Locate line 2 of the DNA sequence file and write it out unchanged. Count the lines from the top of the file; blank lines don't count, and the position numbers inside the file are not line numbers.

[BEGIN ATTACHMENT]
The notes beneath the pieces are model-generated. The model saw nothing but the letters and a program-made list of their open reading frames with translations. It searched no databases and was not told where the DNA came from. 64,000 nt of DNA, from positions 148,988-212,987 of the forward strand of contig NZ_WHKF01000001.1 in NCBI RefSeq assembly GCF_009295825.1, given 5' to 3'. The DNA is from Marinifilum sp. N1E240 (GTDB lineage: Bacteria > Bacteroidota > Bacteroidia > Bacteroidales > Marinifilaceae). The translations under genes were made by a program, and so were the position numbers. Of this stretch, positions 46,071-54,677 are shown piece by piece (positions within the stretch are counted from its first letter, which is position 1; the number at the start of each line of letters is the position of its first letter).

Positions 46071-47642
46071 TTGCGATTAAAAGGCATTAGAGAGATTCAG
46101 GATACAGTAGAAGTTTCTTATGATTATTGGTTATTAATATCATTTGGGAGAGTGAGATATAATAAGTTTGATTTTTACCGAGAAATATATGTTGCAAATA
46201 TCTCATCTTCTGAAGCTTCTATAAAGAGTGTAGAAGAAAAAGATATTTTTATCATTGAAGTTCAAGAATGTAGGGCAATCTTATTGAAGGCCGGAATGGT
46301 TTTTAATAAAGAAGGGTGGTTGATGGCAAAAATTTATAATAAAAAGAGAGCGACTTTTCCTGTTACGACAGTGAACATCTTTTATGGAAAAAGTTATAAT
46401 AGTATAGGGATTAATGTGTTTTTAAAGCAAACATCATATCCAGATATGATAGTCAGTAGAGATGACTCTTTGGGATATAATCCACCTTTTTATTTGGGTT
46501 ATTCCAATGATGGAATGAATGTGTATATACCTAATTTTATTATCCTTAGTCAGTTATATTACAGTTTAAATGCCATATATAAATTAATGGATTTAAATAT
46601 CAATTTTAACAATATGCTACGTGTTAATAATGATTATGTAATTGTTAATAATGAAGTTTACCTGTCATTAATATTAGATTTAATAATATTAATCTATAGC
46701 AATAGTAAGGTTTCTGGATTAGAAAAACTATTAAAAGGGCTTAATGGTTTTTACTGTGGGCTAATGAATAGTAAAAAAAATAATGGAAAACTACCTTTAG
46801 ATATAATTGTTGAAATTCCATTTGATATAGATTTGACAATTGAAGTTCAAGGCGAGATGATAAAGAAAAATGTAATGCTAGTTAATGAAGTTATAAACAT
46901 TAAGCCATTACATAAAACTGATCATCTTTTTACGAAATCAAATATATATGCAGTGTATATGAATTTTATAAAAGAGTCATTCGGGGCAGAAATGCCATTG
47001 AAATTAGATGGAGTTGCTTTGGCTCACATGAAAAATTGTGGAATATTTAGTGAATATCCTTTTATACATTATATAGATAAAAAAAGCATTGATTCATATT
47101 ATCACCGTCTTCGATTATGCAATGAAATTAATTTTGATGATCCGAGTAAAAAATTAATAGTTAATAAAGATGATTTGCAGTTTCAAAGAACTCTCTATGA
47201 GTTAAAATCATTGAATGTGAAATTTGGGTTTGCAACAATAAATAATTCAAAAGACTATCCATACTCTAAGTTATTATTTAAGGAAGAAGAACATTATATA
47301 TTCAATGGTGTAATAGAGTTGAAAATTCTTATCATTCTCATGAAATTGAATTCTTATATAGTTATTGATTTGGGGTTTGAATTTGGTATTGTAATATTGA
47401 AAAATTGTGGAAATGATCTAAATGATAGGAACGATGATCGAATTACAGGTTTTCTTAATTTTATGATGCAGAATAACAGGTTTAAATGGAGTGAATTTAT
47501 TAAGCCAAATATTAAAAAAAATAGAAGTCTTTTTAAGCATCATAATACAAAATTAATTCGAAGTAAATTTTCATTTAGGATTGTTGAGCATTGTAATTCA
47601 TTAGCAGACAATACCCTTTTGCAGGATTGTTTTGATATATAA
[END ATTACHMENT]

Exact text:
Positions 46071-47642